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New Art Installation At Springfield Art Museum Extends Into Nearby Park

Michele Skalicky

A new Springfield Art Museum exhibit is mostly NOT at the art museum.  It’s in nearby Phelps Grove Park, and viewers must use a code to figure out what the artist’s message is.

Burn Out, by Kansas artist, Shawn Bitters, consists of 23 screen-printed aluminum volcanic bombs encoded to represent a letter.  Sarah Buhr curator of art at the Springfield Art Museum, said art pieces that are grouped together form a word, and the words allow the art to “speak” to viewers. 

"He's given the landscape a language," said Buhr, "so, as you decipher or decode the rocks, he's thinking about what might this landscape be saying if we could hear the Earth speaking to us."

The key to figure out the message can be picked up at the museum’s front desk, or you can get it on your phone with a QR code reader.

Buhr explains the meaning behind the title of the sculpture installation.

"Shawn is interested, obviously, in different parts of the landscape, but in this one it's how fire can be a necessary part of maintaining the natural landscape, especially if you're thinking of prairies and how fire is something that is necessary for maintaining a prairie," said Buhr.  "And then he's done several residencies in places with active volcanoes, and, so, the shapes of the rocks are volcanic bombs, which are referenced from actual volcanic bombs that he's seen when he was in Iceland and Italy, and, so, it's sort of marrying those two ideas of the extreme parts of our landscape that, you know, literally a flaming ball of rock coming out of a volcano is pretty extreme but then also fire as a natural part of the landscape."

Credit Michele Skalicky
Burn Out by Shawn Bitters

Burn Out has been exhibited only at one other place—at Swope Park in Kansas City last year—and Buhr says it was a completely different setting.  The installation was on a wooded trail there in a more secluded spot.  At Phelps Grove, it’s more out in the open and amongst park visitors. 

Bitters was very much involved in deciding where the volcanic bombs would be placed.  He did a site visit in May, according to Buhr, and chose locations near interesting objects like unique trees, the old, native stone barbecue pits and the remains of a zoo that used to be at Phelps Grove Park.  She hopes the art installation will cause people to pay closer attention to the local landscape.

"As people drive by they've been commenting, "oh, what is that?' which makes you stop and look, and, so, I'm hoping it will at least give people pause and hope they'll look a little bit more around at the landscape around them," said Buhr.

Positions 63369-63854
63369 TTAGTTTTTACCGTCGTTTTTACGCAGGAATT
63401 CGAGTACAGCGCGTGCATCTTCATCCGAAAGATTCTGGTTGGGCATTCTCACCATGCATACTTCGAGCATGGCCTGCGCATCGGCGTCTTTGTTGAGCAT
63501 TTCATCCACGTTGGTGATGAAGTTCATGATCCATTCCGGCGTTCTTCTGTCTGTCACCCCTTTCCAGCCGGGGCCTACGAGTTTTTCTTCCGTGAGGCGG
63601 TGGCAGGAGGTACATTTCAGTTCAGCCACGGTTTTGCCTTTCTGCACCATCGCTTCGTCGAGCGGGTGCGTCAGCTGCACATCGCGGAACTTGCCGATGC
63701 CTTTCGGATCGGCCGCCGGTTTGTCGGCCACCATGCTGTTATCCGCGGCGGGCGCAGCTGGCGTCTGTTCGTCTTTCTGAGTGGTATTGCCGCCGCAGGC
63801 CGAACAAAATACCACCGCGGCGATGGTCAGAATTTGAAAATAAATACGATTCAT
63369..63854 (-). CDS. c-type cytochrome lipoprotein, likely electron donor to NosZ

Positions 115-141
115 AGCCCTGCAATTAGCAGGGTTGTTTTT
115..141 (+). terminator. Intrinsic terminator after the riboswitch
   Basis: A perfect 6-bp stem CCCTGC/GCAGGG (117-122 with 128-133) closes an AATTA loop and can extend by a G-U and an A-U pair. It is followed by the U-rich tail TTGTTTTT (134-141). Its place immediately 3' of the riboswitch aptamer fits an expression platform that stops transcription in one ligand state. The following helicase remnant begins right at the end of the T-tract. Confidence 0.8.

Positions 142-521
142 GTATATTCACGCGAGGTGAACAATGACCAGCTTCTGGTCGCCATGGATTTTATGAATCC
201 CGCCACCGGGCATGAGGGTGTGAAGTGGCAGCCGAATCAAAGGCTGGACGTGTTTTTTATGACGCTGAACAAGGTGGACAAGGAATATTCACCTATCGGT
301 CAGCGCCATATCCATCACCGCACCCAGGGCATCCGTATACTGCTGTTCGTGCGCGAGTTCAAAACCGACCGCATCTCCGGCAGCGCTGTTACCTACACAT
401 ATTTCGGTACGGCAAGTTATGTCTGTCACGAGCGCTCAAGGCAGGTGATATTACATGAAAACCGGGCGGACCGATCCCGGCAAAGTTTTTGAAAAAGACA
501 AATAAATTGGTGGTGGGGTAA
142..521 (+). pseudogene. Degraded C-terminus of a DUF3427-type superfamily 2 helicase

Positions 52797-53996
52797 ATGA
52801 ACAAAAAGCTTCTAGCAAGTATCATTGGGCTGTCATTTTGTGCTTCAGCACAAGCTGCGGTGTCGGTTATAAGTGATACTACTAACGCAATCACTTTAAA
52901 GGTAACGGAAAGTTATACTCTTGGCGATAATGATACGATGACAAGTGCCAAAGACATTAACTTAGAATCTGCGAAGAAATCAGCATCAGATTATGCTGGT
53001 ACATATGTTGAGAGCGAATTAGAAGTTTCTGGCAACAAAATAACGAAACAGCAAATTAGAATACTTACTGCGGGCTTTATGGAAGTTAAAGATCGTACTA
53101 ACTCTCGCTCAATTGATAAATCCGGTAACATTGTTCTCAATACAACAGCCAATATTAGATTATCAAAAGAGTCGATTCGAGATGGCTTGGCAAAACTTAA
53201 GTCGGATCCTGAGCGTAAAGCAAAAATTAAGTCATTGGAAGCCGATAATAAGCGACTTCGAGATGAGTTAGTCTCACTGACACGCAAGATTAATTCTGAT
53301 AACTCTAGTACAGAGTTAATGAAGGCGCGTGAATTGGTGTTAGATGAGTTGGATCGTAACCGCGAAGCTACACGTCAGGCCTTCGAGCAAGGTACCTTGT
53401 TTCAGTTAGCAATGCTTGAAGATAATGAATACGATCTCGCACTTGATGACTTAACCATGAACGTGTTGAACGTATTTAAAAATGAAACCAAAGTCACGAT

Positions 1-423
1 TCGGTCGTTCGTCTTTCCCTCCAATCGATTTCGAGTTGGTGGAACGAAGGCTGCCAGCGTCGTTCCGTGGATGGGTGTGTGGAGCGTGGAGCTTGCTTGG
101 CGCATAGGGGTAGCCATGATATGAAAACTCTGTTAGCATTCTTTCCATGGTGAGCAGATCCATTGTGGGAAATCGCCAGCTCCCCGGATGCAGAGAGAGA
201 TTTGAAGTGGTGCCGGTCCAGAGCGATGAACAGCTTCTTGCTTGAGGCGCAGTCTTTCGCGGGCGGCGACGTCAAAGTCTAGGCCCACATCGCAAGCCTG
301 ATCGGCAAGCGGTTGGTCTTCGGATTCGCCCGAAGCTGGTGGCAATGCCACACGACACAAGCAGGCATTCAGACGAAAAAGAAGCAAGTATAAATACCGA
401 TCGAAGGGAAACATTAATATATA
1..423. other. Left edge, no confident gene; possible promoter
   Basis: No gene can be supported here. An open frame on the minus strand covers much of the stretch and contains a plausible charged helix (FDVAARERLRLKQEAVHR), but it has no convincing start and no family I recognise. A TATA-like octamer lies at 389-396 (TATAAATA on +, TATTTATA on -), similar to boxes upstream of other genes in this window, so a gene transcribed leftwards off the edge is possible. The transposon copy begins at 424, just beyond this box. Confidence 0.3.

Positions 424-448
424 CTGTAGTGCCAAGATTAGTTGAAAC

The outdoor sculpture installation is a collaborative project between the art museum and the Springfield-Greene County Park Board.  They had to be sure the sculptures were safe for drivers, bicyclists and trees.

It took six hours on a hot summer day, July 17, to install the pieces.  Workers had to dig 23 spots while preserving the earth around each piece.

"Because the point is for the rocks to look like they're naturally coming out of the ground," said Buhr.

Buhr  hopes Burn Out will be the first of many outdoor installations in collaboration with the Park Board.

The museum’s 30 Year Master Plan calls for making the museum grounds part of the experience for visitors.

"We want people to know that it's not just the museum, but we have this huge campus with the amphitheatre, and we're right next to Phelps Grove, so there's a lot to do outdoors as well," she said.  "But a lot of the sculpture that's already on the grounds is larger and colder, maybe, with the hard edge, so this is can feel more intimate even though it's expansive."

Credit Michele Skalicky
Burn Out by Shawn Bitters

And she said, even if people don’t want to decode Burn Out’s message, "you can also just wonder what it is, you know, and just walk around it."

The installation begins at the museum’s amphitheater and moves west and north through Phelps Grove Park.  Guided walking tours of the installation and an Artist Talk will be held this fall.

The exhibit will be on display for one year.

If Bitter's name sounds familiar, it's because he was selected by Buhr to represent Kansas in the 2018 4X4:  Midwest Invitational Exhibition at the Springfield Art Museum.

Michele Skalicky has worked at KSMU since the station occupied the old white house at National and Grand. She enjoys working on both the announcing side and in news and has been the recipient of statewide and national awards for news reporting. She likes to tell stories that make a difference. Michele enjoys outdoor activities, including hiking, camping and leisurely kayaking.